With all the various carriers, plans and contract options out there, coming up with one number for how much you'd save by skipping an upgrade isn't always easy. Let's look at four different scenarios (leaving out taxes and fees, which can vary widely depending on where you live).
Scenario 1: Sticking to your current phone and plan
Louis Ramirez, senior editor at DealNews, says skipping an upgrade makes the most sense in most cases.
"If you currently have an iPhone 5s or even an iPhone 5, you should be OK to run Cupertino's newest operating system," Ramirez says. "Sure, you'll miss a few new bells and whistles, but in the grand scheme of things, today's smartphones are fully equipped. So in terms of performance, your current phone will easily surpass the one-year mark with no problems."
You're not giving up much in terms of performance by forgoing the upgrade, Ramirez says.
Thomas Nitzsche of ClearPoint Credit Counseling Solutions says that if you're upgrading solely to get the latest and greatest model, realize that it won't be the latest and greatest for long.
"Like computers, smartphones seem to become obsolete almost before they are out of the box, and seem to devalue as fast as driving a new car off the sales lot," Nitzsche says.
So when does it make practical sense to upgrade?
"When you are experiencing technical issues," says Andrea Woroch, a consumer savings expert. "An older phone may be operating slower, experiencing shorter battery life as well as screen blackouts. In these instances you may be tempted to upgrade. Before you do, though, consider getting it fixed for less. Repairing these issues instead of opting for an upgrade can save a person hundreds of dollars."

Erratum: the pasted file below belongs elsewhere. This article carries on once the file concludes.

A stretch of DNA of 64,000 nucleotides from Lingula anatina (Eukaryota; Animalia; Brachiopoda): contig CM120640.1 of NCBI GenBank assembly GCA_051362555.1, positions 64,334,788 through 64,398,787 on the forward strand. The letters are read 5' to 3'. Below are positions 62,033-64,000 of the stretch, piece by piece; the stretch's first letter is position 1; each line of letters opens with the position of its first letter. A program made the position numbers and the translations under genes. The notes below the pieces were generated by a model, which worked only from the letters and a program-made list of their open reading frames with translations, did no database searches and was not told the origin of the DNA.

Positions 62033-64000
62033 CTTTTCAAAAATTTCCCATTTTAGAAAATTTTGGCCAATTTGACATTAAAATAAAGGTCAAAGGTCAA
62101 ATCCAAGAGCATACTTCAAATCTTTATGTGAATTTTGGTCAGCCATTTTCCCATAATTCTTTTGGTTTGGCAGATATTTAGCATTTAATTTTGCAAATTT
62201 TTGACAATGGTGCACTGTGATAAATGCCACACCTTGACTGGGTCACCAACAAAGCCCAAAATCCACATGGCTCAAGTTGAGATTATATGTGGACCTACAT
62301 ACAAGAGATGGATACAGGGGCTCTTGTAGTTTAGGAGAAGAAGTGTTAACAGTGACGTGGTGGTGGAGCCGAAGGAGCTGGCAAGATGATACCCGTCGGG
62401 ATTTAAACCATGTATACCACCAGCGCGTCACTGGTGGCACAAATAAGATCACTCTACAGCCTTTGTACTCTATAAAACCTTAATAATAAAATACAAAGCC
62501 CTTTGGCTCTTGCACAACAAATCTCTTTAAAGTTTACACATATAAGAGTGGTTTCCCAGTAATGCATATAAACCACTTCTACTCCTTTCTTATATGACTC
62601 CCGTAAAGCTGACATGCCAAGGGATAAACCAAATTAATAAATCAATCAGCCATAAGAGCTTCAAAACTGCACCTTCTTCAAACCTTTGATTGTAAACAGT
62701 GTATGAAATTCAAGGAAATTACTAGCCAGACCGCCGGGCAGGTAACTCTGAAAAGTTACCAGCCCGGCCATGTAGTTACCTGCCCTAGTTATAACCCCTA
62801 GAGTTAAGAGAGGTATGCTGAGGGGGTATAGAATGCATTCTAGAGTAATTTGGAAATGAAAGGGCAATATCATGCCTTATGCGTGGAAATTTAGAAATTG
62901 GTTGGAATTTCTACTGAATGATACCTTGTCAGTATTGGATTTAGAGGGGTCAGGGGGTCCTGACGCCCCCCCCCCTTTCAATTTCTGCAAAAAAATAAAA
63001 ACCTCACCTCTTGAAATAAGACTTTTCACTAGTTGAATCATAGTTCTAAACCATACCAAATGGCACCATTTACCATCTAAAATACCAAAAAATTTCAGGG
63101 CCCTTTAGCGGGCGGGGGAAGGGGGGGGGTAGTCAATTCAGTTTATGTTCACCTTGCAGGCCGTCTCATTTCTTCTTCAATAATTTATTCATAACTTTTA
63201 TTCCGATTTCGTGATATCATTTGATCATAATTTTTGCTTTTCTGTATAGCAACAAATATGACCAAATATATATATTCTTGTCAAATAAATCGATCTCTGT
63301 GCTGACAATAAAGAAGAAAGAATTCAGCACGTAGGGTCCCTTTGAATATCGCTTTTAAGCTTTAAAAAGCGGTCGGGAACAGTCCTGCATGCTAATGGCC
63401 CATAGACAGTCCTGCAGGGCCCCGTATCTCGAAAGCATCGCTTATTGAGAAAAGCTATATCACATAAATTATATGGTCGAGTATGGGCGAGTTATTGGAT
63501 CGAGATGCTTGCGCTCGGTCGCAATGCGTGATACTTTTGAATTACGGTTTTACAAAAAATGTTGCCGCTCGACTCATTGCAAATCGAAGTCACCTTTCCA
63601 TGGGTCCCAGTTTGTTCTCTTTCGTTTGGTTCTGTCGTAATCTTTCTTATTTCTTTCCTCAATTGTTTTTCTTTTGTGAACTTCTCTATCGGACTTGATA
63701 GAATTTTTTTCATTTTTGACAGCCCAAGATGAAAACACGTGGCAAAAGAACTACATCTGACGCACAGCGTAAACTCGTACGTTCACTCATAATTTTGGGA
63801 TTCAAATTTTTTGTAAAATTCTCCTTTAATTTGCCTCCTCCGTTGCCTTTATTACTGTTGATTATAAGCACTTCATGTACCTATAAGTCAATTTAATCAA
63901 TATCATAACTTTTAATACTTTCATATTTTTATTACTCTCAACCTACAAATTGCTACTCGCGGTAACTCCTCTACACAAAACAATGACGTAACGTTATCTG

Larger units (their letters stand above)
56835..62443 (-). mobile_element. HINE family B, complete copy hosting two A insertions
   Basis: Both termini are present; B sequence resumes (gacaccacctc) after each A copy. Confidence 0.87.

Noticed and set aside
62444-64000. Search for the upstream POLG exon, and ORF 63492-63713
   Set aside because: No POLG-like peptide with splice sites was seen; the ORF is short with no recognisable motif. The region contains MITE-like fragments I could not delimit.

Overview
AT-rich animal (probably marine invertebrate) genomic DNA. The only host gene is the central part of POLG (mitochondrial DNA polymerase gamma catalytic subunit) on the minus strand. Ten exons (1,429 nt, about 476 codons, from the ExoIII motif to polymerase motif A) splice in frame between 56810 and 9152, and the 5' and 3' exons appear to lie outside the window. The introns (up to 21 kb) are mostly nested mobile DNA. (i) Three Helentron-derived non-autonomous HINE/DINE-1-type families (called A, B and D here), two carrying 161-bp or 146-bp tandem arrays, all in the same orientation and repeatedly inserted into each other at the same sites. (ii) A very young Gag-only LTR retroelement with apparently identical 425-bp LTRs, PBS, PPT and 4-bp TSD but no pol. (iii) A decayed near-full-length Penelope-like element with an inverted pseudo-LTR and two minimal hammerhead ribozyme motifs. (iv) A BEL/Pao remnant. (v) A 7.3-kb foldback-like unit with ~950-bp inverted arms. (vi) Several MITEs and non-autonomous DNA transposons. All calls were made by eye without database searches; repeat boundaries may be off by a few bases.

How much you'll save by skipping an upgrade depends on your carrier, whether you're eligible for a subsidized upgrade and what type of phone you want. Upgrading to the newest model would cost you $99 to $399, the usual subsidized price for the latest and greatest phone, or $650 or more for an unsubsidized phone. Either way, you'll save hundreds and avoid a depreciation hit by standing pat instead.
Scenario 2: Upgrading at a major carrier
If you decide to upgrade, finding the cheapest way to go about it can be tricky to figure out, thanks to all the different plan options phone companies offer.
"These days, most carriers give consumers the option of buying phones via a subsidized or unsubsidized plan," says Ramirez. "With the (subsidized plan), you get a hefty discount on the phone, but are obligated to stay with the carrier for two years. For most mainstream smartphones, this means you'll pay $199 for the entry-level model and are obligated to fulfill a two-year contract."
With an unsubsidized phone, you'll pay the phone's full price, but you don't have to sign a contract, so you're not locked into anything.
Our analysis shows that when it comes down to total costs, you'll probably end up paying about the same over the first two years of your new phone's life, whether you choose subsidized or unsubsidized. (Obviously, your real-world costs may vary; our analysis is based on midrange plans and usage.)
Total cost at a major carrier, unsubsidized vs. subsidized
AT&T GoPhone (unsubsidized with unlimited talk and text) vs. Mobile Share Value Plan (subsidized with unlimited talk and text) for a 16GB iPhone 6. Prices retrieved Sept. 9, 2014.
|Subsidized, 2-year contract||$199||$80||$2,119||$4,039|
|Pay-as-you-go plan (no contract)||$649||$60||$2,089||$3,529|
But Ramirez says that, over the longer term, no-contract plans are usually the way to go.